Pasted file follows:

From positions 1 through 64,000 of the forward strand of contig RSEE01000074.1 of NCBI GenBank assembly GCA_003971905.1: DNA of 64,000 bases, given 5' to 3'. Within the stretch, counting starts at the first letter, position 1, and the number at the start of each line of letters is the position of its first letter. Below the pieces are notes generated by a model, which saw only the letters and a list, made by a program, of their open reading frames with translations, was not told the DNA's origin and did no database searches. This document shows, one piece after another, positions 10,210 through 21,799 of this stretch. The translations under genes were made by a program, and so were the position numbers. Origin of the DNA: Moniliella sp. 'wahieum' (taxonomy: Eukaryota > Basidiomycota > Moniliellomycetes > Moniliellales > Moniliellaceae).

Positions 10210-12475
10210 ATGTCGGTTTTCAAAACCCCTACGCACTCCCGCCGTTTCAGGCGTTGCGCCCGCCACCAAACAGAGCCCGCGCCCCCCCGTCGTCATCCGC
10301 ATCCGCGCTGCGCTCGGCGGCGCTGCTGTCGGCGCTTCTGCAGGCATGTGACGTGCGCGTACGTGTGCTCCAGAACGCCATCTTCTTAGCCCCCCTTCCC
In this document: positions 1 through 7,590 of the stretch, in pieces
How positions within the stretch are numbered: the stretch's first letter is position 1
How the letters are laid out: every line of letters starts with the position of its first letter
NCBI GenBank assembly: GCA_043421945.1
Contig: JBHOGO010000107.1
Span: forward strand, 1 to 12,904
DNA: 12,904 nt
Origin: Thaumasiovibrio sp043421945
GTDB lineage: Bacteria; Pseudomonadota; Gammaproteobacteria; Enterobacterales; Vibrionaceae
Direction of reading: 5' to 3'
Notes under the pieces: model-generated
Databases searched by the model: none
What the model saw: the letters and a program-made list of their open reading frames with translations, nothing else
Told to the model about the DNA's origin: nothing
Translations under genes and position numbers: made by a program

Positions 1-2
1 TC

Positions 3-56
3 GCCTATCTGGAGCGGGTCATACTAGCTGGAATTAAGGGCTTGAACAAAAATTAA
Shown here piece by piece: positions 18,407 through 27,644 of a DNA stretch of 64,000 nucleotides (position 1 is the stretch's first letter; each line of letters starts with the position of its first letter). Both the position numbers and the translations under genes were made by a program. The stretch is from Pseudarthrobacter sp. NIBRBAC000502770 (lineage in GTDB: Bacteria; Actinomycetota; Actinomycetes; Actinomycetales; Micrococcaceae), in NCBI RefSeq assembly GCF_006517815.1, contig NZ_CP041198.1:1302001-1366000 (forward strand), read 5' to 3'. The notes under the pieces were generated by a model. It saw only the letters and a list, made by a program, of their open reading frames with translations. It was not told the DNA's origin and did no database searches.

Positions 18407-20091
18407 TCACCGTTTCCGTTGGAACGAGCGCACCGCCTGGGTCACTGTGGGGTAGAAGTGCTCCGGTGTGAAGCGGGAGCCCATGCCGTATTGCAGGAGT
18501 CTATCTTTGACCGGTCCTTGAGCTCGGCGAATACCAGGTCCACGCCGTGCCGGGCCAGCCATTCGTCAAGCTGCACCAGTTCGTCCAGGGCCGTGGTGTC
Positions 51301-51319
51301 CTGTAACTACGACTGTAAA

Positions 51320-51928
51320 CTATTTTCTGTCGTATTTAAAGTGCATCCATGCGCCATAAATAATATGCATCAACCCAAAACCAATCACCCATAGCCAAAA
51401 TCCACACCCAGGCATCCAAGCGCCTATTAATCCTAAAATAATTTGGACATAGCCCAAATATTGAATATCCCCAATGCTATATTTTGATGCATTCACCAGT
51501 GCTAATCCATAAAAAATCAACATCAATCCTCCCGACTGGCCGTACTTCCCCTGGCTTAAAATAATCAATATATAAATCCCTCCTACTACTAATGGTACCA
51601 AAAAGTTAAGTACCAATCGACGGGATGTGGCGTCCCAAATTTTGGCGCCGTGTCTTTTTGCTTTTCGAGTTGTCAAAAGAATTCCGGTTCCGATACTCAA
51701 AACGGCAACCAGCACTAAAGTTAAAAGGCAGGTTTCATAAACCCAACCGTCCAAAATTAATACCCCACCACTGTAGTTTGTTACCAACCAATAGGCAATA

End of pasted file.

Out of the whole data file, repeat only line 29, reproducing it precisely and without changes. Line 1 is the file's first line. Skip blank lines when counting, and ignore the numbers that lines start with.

51301 CTGTAACTACGACTGTAAA